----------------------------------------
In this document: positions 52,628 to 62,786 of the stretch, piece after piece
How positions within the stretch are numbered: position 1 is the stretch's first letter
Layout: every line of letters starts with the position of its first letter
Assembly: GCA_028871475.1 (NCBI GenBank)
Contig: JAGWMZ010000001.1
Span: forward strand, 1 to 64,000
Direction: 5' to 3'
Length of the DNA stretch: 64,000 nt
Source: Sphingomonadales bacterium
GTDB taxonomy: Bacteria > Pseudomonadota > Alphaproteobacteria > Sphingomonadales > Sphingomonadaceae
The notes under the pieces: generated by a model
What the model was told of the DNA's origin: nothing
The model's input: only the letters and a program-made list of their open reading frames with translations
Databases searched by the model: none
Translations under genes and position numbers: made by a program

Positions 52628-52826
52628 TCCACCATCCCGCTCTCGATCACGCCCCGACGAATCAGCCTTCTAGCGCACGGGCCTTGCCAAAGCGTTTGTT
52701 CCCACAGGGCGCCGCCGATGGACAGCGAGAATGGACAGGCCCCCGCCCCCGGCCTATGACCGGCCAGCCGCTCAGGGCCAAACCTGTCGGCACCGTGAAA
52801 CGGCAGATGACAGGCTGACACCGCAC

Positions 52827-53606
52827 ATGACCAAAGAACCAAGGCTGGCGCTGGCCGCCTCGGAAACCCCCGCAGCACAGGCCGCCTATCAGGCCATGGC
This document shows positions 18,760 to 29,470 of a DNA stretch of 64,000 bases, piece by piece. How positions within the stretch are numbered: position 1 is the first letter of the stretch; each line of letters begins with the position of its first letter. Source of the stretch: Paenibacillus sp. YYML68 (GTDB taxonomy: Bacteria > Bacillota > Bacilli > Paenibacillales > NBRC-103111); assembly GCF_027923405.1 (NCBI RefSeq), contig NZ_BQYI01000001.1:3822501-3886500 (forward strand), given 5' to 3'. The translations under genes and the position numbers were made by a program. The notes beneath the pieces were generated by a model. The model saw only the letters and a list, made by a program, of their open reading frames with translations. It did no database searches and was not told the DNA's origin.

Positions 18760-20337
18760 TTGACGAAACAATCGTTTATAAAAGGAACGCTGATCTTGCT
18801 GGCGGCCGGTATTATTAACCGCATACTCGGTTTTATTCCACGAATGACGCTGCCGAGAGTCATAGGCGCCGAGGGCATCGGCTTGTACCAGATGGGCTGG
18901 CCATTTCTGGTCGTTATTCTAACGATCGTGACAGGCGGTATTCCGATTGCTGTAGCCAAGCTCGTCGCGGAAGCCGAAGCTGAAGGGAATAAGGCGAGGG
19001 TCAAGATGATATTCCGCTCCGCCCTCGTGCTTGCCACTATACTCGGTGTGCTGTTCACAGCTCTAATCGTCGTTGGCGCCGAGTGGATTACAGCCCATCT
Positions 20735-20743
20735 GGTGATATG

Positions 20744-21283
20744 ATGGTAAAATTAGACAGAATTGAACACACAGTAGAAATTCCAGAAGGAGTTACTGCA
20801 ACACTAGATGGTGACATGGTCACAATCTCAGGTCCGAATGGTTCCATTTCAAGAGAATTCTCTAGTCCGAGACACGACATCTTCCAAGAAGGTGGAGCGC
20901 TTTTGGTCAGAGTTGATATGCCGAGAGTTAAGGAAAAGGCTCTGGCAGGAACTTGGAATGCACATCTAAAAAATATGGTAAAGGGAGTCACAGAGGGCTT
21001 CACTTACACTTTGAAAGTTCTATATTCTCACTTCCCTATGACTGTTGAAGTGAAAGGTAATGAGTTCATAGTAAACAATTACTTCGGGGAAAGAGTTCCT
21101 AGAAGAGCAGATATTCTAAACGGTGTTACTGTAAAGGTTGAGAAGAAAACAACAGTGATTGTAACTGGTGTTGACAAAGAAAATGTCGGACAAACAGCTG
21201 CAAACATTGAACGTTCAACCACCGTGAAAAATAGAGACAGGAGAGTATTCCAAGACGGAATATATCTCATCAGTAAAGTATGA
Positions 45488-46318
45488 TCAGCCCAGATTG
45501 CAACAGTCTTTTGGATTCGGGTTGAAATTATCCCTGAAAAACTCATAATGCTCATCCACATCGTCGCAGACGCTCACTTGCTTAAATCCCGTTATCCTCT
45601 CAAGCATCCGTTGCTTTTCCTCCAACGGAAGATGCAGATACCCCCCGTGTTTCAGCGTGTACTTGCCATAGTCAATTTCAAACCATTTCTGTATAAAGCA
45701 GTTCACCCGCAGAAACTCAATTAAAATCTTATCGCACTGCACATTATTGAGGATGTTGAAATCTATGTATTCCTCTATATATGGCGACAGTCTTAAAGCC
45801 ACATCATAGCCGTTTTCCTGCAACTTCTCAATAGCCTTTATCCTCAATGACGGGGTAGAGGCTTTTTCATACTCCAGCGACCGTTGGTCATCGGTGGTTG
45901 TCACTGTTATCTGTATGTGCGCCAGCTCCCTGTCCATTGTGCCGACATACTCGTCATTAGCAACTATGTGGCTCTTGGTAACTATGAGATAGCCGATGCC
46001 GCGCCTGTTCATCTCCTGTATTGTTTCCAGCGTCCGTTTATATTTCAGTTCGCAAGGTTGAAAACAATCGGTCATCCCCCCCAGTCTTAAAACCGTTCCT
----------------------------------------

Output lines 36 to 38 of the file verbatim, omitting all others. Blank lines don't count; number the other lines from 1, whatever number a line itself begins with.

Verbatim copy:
21201 CAAACATTGAACGTTCAACCACCGTGAAAAATAGAGACAGGAGAGTATTCCAAGACGGAATATATCTCATCAGTAAAGTATGA
Positions 45488-46318
45488 TCAGCCCAGATTG